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What Is Your Earliest Memory of the Internet?

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What is your earliest memory of the internet? The Web Archiving Team and our colleagues in the Digital Content Management Section asked this question during an open house for attendees of the American Library Association’s annual conference, where we had a table set up to share information about our work. As an ice breaker, we asked everyone who visited our table to write down their earliest memory of the internet on yellow post-it notes, and by the end of the night, we had over a hundred. 

Five Library of Congress staff members posing at a table in the Jefferson Building
DCMS members present at the Open House, including (from L-R) Abigail Shelton and Carlyn Osborn representing By the People, Hana Beckerle and Kate Murray representing FADGI, and Lauren Baker representing the Web Archives

The question is a good starting point for thinking about how the internet has a history– chronologically, the answers ranged over fifty years from ARPAnet to YouTube, and the internet that people remember from their childhood or young adult years is often quite different from the internet they use today. The question also revealed the varied ways in which the internet is enmeshed with our personal histories, tied to memories of spending time with family, forming social connections, learning new things, working, and having fun. While the internet is constantly changing, your stories reinforced why it is important that we preserve aspects of our digital past.

We loved hearing your stories, reminiscing and laughing with you. Here are some of the memories people shared with us…

The internet went through many transformations.

Post-it notes from attendees with written responses that include Lynx, Mosaic, Arpanet, Telnet, Usenet, BBS, Prodigy, Dialog, Netscape, and Compuserv.

We were surprised to meet two early adopters of the internet that remembered using Arpanet in the military and at NASA. Arpanet, considered to be the forerunner of the internet, was invented in 1969 by the Advanced Research Projects Agency (ARPA) of the United States Department of Defense. Three visitors also remembered using Telnet, which was developed that same year. Other names we heard were Compuserv, Mosaic, Prodigy, Lynx, Bulletin Board System (BBS), and Netscape. How many of those do you remember?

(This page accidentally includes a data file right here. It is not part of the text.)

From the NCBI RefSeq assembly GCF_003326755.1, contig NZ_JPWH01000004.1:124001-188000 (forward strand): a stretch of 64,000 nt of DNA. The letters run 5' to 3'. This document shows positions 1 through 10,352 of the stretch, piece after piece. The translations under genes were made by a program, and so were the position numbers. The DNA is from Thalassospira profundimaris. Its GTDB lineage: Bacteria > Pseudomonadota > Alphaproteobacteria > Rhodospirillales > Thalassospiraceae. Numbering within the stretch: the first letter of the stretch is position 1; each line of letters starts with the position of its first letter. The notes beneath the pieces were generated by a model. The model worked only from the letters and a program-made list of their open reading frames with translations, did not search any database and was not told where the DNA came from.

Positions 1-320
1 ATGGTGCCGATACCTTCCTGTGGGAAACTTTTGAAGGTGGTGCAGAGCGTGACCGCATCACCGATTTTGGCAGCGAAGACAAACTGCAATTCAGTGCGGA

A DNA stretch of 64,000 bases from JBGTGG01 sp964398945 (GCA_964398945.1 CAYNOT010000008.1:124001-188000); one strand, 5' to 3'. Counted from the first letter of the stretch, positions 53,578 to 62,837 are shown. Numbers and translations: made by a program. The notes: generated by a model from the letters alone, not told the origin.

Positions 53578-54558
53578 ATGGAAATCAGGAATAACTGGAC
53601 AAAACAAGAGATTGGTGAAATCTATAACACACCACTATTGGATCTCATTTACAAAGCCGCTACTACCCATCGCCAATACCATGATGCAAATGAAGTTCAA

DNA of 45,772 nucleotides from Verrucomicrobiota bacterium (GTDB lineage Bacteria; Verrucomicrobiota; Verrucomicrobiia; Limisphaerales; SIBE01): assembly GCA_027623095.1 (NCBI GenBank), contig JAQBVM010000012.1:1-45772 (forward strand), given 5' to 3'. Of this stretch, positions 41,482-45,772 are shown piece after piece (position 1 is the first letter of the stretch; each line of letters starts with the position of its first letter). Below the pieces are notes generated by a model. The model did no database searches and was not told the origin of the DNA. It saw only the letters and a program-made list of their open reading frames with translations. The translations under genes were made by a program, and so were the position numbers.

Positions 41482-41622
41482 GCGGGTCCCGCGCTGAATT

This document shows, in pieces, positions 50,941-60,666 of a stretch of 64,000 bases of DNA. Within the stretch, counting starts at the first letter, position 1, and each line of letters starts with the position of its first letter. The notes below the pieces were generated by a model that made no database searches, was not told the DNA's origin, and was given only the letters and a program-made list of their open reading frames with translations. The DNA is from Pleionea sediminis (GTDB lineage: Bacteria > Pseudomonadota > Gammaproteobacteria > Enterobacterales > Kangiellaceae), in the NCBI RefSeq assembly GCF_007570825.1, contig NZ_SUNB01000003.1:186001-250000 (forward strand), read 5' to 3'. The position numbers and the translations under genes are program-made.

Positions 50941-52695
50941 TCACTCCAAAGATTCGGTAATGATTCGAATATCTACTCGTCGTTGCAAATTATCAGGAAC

Many visitors also pointed out that you used to have to go somewhere to use the internet, like the public library, the computer lab at college, or an office building. This is in stark contrast to today, when many people carry smartphones in their pocket and feel that the internet is an almost constant presence in their lives. 

Do you remember when the internet looked like this?

An Interface Message Processor
This Interface Message Processor, the equivalent of today’s routers, was the first node in the ARPANET network. It is now on display at UCLA. Photo credit: Andrew Adams, Creative Commons Attribution-Share Alike 3.0 Unported license

Or how about like this?

Bulletin Board System (BBS) displayed on the screen of an Amiga 1000 computer
Bulletin Board System (BBS) on an Amiga 1000. Photo credit: Blake Patterson, Creative Commons Attribution 2.0 Generic license.

The internet was noisy.

The most common memory, by far, was the shrill, screeching noise of a dial-up modem. In the 1990s and earlier, the internet wasn’t something that you could connect to instantaneously– it required logging in and waiting while your modem dialed another modem over the telephone line. Did you know that the screeches and staticky sounds that followed weren’t just noise? They served a purpose  in communicating data via sound waves that enabled the modems to make a connection. A detailed chart created by programmer Oona Räisänen, breaks down the entire nineteen second process. The sound could be irritating, but for some it now inspires a feeling of nostalgia.

Do you still have the sound of dial-up stuck in your head two decades later? Is there another tech sound you miss hearing? (It might be in the Museum of Endangered Sounds.)

Fifteen post-it notes that describe the sounds of AOL and dial-up internet

The internet required patience– and sometimes negotiation.

Not only did people have to wait to log on to the internet, many people also remembered it taking a long time to load. We heard stories of waiting between fifteen to forty-five minutes to load a webpage or download a single image. Many households only had one phone line to use for dial-up, so people recall getting knocked off the internet when a family member picked up the phone, fighting with brothers and sisters over whose turn it was to use the internet, or having to negotiate with parents who needed to make a phone call. 

Did you ever have an interaction like this one?

Post-it note with text that reads: "Goodbye" - AOL | Me: MOOOOM! | Mom: I HAVE TO USE THE PHONE

Or did you ever make a face like this while waiting forever for a page to load?

Post-it note that reads "Dial-up Internet" and has a sketch of a face with clenched teeth